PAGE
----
Facebook rolls out new business tools for Messenger, kills the ‘Discover’ tab

Facebook today is formally rolling out a new suite of tools for its 40 million active businesses on Messenger, including appointment booking, lead generation and others announced earlier this year at its F8 developer conference. As a part of these changes, Facebook will also begin to phase out the Discover tab in Messenger — a feature that became home to both games and businesses following last fall’s redesign.

Today, Facebook says the Discover tab will be pulled from the Messenger app over the next several months. Instead, it will invest in making sure Facebook users are directed to interact with businesses via Messenger in other ways.

“We want to make it more seamless for people to reach out to businesses on Messenger in places where they’re already looking to connect,” explains Facebook, of its decision to kill off the Discover feature. “We will put more investment into tools to connect people and businesses — including updates to m.me linksweb plugins, various entry points across our family of apps, as well as ad products — that lead to Messenger,” the company says.

In terms of its new business tools, the lead-generation product will launch as a Messenger template within Facebook Ads Manager this week. The template lets businesses create automated experiences to help qualify their leads in Messenger, then continue conversations in the app or integrate with existing CRM tools to track the leads further.

The feature has been in beta following F8, but will now be publicly available.

Appointment booking was announced at F8, too, but is only now launching into beta with select developers and businesses. This feature allows businesses to accept appointment requests and make bookings in real-time through Messenger. It also integrates with existing calendar-booking software, and can help Messenger conversations be turned into in-store traffic, as well as online and phone appointments, the company says.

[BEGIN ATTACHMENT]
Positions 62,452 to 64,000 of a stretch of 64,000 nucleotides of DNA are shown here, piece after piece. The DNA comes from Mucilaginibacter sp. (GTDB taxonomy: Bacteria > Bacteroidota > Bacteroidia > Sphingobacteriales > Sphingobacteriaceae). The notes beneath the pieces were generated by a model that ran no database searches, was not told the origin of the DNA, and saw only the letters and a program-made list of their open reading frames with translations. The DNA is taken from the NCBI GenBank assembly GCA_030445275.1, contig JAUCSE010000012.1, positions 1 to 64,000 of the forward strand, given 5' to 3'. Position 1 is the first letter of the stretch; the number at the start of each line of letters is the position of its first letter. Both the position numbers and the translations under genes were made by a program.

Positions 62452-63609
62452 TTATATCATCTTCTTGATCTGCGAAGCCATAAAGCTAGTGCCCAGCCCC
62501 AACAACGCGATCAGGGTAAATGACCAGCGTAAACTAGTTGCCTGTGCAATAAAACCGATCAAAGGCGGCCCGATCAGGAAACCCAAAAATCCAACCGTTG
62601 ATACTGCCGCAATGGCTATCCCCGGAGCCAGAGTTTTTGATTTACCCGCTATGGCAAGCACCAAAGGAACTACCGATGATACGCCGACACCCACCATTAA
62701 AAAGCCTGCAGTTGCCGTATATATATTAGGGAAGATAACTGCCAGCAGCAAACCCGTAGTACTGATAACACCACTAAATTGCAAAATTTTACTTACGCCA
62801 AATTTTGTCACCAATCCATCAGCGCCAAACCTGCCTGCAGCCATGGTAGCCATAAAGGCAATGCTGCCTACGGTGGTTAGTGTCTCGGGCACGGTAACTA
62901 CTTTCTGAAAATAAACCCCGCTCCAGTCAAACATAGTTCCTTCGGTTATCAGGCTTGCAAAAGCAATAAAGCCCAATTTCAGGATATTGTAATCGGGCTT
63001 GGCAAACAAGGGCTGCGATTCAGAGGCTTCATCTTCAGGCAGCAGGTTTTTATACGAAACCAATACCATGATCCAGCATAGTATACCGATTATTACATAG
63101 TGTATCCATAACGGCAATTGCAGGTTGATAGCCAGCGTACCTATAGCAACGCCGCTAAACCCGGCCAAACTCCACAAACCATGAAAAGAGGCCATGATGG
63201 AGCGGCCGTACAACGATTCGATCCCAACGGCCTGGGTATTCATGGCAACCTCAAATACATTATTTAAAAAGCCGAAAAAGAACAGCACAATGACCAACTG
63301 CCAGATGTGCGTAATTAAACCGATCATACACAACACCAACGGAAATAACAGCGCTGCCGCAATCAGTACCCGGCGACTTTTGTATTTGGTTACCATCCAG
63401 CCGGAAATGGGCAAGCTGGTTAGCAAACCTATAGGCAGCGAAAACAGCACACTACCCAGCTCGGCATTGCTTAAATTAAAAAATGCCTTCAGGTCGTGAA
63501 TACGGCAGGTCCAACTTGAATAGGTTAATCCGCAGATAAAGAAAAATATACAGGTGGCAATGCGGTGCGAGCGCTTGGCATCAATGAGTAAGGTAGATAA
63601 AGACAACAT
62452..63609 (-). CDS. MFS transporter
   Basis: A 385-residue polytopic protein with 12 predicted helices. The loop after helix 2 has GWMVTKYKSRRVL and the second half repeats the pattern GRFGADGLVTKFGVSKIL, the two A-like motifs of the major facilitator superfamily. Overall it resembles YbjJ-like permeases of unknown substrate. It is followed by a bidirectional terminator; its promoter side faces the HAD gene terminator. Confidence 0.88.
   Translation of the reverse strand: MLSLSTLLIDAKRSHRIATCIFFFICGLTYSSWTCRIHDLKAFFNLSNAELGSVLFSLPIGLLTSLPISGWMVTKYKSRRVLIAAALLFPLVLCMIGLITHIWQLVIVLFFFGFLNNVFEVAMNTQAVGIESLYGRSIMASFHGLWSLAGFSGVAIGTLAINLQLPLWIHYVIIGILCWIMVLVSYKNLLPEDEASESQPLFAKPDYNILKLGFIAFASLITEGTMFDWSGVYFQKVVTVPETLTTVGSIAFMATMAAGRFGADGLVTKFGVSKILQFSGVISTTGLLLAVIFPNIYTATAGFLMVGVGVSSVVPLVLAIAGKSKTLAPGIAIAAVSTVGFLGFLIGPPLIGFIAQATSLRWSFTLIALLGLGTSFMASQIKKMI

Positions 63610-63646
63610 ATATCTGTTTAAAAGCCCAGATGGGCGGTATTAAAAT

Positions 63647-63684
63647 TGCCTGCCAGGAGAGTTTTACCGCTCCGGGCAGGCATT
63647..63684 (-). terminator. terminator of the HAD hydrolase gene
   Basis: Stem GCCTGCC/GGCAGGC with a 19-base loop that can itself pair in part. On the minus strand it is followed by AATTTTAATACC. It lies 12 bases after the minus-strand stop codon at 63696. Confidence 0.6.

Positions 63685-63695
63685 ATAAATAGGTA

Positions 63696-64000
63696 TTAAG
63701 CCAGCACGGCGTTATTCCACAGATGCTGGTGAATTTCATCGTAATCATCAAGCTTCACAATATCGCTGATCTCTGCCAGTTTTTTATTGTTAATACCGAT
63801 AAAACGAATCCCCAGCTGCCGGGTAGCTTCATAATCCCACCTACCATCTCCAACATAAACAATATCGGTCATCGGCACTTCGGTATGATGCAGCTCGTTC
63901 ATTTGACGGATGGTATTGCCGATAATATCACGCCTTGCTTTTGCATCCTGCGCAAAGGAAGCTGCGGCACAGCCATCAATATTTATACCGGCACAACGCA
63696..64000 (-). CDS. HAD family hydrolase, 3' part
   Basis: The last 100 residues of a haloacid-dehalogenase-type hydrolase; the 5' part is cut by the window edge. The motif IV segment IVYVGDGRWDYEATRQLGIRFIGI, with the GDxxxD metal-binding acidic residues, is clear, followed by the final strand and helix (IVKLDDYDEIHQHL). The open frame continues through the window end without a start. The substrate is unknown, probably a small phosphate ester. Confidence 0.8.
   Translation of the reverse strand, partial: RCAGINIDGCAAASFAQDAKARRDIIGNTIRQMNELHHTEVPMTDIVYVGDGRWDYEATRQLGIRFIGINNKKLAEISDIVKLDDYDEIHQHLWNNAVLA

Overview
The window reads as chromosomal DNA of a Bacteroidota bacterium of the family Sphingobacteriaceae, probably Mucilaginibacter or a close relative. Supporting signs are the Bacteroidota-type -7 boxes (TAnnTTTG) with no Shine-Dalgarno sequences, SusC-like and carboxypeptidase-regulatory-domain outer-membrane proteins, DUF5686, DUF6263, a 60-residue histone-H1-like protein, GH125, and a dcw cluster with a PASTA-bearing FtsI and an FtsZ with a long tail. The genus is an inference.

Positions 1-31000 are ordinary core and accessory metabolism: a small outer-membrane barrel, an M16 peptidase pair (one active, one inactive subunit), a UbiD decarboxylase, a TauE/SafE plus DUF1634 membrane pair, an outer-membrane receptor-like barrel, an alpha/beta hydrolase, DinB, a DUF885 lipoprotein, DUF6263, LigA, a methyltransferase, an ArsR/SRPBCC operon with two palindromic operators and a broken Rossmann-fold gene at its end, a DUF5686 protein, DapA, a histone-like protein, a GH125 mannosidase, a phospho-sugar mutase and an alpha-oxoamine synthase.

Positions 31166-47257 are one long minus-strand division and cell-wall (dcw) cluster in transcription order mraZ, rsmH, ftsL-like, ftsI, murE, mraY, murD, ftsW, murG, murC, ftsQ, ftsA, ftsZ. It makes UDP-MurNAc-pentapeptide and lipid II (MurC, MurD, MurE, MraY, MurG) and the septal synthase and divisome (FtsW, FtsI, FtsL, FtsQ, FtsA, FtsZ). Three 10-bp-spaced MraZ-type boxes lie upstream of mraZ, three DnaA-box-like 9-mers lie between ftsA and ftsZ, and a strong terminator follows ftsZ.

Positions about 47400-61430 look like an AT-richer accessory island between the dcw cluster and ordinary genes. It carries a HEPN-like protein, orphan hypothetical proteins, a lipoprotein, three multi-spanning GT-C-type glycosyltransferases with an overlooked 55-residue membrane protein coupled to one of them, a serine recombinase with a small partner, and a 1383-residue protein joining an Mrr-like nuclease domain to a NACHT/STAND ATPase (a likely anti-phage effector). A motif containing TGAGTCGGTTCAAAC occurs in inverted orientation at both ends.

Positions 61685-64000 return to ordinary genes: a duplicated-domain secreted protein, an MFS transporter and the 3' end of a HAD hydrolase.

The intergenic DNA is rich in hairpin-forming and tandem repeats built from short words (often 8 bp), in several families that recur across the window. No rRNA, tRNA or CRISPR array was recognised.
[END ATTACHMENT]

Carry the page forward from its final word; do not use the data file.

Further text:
The feature will be launched globally to all developers later in the year.

Another update mentioned today involves plans to launch improved event reporting in Messenger later this year, which will allow businesses to report and track their Messenger conversations.

Plus, Facebook says it’s updating the Standard Messaging window for businesses to 24 hours (which is how long they have to respond to inquiries from customers). This brings it in line with WhatsApp’s window.

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After 24 hours, businesses can still use sponsored messages to re-engage customers and message tags (e.g. updates on purchases, event reminders, changes to their account, and now in closed beta, “human agent,” which will let agents respond to issues that need resolution after the standard messaging window closes).

Messenger’s Subscription Messaging beta program, meanwhile, is changing today as well.

It’s now going to be limited to “vetted news organizations.” This came about because some businesses were using the feature in violation of Facebook’s guidelines, the company admitted. The feature is designed to send regular news updates to subscribers. The timing of this change is somewhat interesting, as Facebook is preparing to relaunch efforts to feature top news stories on its social network, this time vetted by journalists and featuring content Facebook pays for. There’s room for some interoperability here between the news product and subscriptions/updates, but it’s not clear if or how that will come to pass.

Of course, the biggest Messenger consumer news from F8 — a desktop app for Mac and PC — hasn’t yet come to pass, but is expected sometime this year.